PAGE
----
Penny Auctions: A History
Penny auctions or bidding fee auctions, are an online type of all-pay auction that charges the bidder a fee for every incremental bid that is placed. These bids only last for a couple of seconds after the final bid is placed and the last bid to be made wins the item. The winner of the item is responsible for the final bid price of the item as well as the bidding fees that are attached. Some penny auction sites have you prepay for these bids while others have you pay a monthly charge for the number of bids you have made.
How Penny Auctions Work
The idea of a penny auction is rather simple, the bidders all pay for the bids that they use. Each bid, for example may cost $1. The cost of the item that is up for auction only goes up by a penny at a time until no further bids are placed and the timer runs out.
So if Mr. Bids-a-lot places 150 bids on an item, he has spent $150 in bids alone. We will say that Mr. Bids-a-lot won the item at $75, this means that 7,500 bids were placed on the item before the item was won. Mr. Bids-a-lot is only responsible for $225 to the penny auction site that he used, while the other bidders share a total cost of $7,275 from the bids that they used but won nothing in return for the money they spent. The owner of the penny auction site, or auctioneer, has just made $7,575 from this single item and depending on the original cost of the item has made an incredible profit.
Since there is a lot of money being spent on penny auctions, some have compared these sites to gambling as people are spending their money to take a chance to win an item. This is much like slots in a casino, you pay for your ability to play with the chance of winning something in return for your efforts. And even though there are some penny auction sites that operate without fraud, the BBB warns consumers that even though not all sites are scams, be prepared to walk away before you spend an unnecessary amount of money.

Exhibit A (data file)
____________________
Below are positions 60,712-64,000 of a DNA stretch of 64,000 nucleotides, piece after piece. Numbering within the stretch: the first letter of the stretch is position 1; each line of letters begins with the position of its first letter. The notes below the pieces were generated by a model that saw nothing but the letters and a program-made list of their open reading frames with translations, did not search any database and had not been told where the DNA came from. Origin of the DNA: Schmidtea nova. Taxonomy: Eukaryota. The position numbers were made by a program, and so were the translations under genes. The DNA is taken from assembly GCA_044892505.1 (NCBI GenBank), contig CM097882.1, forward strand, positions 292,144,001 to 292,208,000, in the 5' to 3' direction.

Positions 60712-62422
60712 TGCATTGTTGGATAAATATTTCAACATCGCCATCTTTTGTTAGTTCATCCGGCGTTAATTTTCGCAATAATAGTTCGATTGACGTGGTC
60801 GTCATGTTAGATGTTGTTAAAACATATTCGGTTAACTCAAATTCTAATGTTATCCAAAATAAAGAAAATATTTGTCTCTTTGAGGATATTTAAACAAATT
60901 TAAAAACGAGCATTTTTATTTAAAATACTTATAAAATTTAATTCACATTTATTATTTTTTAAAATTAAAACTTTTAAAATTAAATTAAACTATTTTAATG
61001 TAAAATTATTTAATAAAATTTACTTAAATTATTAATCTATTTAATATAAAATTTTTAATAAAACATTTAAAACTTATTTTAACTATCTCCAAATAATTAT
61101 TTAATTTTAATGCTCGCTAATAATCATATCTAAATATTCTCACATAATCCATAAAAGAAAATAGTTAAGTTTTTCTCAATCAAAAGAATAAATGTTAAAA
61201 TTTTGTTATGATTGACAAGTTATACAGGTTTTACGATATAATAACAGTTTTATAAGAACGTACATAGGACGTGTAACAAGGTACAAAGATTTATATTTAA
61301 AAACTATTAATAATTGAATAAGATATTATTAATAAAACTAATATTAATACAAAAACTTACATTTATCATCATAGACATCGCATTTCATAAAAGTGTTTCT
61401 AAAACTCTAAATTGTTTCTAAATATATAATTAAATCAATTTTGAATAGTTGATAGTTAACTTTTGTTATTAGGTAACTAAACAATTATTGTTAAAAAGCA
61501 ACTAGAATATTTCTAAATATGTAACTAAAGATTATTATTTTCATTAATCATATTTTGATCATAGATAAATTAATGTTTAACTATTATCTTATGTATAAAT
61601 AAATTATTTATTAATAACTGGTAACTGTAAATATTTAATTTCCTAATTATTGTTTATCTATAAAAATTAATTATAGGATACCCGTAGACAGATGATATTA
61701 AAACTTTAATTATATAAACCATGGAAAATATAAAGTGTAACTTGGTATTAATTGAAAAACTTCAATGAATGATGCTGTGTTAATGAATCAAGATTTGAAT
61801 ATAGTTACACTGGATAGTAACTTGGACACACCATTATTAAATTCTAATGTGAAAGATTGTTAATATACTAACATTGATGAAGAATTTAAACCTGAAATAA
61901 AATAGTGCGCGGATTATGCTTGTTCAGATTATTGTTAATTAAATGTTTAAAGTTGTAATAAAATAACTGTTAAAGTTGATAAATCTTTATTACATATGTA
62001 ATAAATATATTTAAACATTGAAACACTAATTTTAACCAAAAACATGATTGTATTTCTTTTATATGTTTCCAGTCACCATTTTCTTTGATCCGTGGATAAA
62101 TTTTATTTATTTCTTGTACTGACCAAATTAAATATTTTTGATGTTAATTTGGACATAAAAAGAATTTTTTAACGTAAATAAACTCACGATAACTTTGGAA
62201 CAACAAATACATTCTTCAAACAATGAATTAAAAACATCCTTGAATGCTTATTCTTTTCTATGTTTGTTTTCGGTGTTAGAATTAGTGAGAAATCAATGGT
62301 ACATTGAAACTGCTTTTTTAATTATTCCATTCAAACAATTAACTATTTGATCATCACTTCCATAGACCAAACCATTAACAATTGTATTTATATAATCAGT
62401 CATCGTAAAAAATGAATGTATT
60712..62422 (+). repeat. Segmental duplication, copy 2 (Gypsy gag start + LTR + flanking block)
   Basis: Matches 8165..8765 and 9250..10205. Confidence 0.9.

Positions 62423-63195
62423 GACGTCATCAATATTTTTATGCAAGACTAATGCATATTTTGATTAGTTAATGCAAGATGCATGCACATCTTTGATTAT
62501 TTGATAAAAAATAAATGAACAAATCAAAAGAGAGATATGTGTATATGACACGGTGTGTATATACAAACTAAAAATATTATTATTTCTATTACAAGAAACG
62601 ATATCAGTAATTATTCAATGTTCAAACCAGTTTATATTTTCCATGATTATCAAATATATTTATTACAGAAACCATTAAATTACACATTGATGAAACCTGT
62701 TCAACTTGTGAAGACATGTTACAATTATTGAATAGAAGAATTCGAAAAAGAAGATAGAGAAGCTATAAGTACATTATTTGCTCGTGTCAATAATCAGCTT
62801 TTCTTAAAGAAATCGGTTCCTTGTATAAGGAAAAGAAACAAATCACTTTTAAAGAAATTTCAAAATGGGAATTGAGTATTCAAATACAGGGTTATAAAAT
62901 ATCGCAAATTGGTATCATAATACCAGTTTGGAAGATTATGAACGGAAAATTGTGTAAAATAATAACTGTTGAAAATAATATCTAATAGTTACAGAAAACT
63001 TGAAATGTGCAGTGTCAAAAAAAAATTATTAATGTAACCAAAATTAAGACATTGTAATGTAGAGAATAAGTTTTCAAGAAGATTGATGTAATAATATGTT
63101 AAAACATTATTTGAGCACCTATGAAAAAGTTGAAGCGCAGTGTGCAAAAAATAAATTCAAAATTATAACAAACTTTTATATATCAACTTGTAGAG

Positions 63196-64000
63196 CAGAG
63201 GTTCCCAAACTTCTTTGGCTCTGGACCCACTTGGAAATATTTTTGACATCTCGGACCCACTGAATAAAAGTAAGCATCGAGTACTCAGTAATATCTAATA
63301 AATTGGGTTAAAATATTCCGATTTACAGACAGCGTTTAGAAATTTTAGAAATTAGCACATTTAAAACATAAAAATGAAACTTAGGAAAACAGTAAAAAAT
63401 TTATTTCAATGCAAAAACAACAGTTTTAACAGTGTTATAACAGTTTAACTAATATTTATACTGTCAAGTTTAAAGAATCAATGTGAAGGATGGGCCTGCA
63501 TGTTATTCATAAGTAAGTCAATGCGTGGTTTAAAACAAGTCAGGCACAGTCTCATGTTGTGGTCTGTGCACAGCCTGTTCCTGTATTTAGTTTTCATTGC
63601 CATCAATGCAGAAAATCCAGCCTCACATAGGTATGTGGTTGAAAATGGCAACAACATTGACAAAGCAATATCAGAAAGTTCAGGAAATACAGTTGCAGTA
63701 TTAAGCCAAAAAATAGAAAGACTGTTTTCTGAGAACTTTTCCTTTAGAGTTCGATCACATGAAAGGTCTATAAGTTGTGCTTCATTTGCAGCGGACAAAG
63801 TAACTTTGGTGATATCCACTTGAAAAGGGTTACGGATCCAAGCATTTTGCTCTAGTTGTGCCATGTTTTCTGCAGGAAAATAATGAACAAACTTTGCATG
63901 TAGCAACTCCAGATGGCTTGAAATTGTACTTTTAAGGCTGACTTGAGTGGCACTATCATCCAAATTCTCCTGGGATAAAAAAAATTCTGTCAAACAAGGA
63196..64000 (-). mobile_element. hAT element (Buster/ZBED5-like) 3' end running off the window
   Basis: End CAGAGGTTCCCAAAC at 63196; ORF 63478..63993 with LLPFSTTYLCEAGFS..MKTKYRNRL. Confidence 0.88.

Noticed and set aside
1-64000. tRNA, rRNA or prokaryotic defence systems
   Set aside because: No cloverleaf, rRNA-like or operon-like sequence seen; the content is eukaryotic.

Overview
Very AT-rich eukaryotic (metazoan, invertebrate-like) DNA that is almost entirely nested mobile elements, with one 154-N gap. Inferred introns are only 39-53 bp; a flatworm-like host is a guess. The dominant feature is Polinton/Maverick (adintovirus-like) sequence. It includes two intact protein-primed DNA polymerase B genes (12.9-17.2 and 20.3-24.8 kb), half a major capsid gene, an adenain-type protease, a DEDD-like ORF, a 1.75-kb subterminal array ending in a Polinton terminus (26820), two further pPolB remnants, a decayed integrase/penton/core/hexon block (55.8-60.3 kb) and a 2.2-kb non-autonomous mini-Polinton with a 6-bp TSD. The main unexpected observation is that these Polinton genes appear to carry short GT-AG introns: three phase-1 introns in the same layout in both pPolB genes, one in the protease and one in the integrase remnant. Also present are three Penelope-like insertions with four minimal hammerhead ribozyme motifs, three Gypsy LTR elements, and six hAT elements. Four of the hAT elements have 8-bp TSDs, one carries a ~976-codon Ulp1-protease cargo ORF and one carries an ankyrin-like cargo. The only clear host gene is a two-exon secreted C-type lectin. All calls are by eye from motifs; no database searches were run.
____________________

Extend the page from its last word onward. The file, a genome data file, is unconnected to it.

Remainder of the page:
From gamblingcommission -
You can run a penny auction website without a licence from the Gambling Commission. We do not consider such sites amount to the provision of facilities for gambling under the Gambling Act 2005.
However, as penny auction sites continue to evolve, we will continue to monitor the way in which they operate to ensure those providing facilities to gamble are properly licensed to do so.
Some penny auction sites have already been shut down by state governments due to the numerous complaints from consumers who have spent money to bid on products and never received them. Other sites shut down after lawsuits were filed accusing them of fraud. A good source for information on penny auction sites and the possibility of scams pertaining to certain site is to go to the Penny Auction Watch website and read some of the information available to get an idea of the sites you are interested in using.
The First Penny Auction
The first penny auction took place in Nebraska in 1931 during the Great Depression. A farmer and his family was unable to make a payment for the loan on their home. The bank foreclosed on the home, forcing the family to move, and planned to auction off the property for more than the value of the loan as repayment. This plan, however, back fired on the bank as the day of the auction came.
The farmer’s neighbors came to the auction and as the property and possessions were being sold, the neighbors threatened anyone who attempted to bid on the items. As a tractor had gone up for auction starting 5 cents, the bank had made less than 10 cents from the sale. Every possession that was auctioned off ended with the same result. The farmer’s neighbors had bought up all of the property and possessions, the bank only made $5.35 from the auction and was forced to accept it as repayment for the loan. The neighbors then returned the property and all possessions back to the farmer and his family.
This is considered the first penny auction, as the neighbors had purchased the possessions and property back for only pennies. It wasn’t long after this event that farming communities began to pull together all over the United States to help save their neighbors’ homes in this manner. The banks began losing so much money that the government placed moratoriums on farm foreclosures.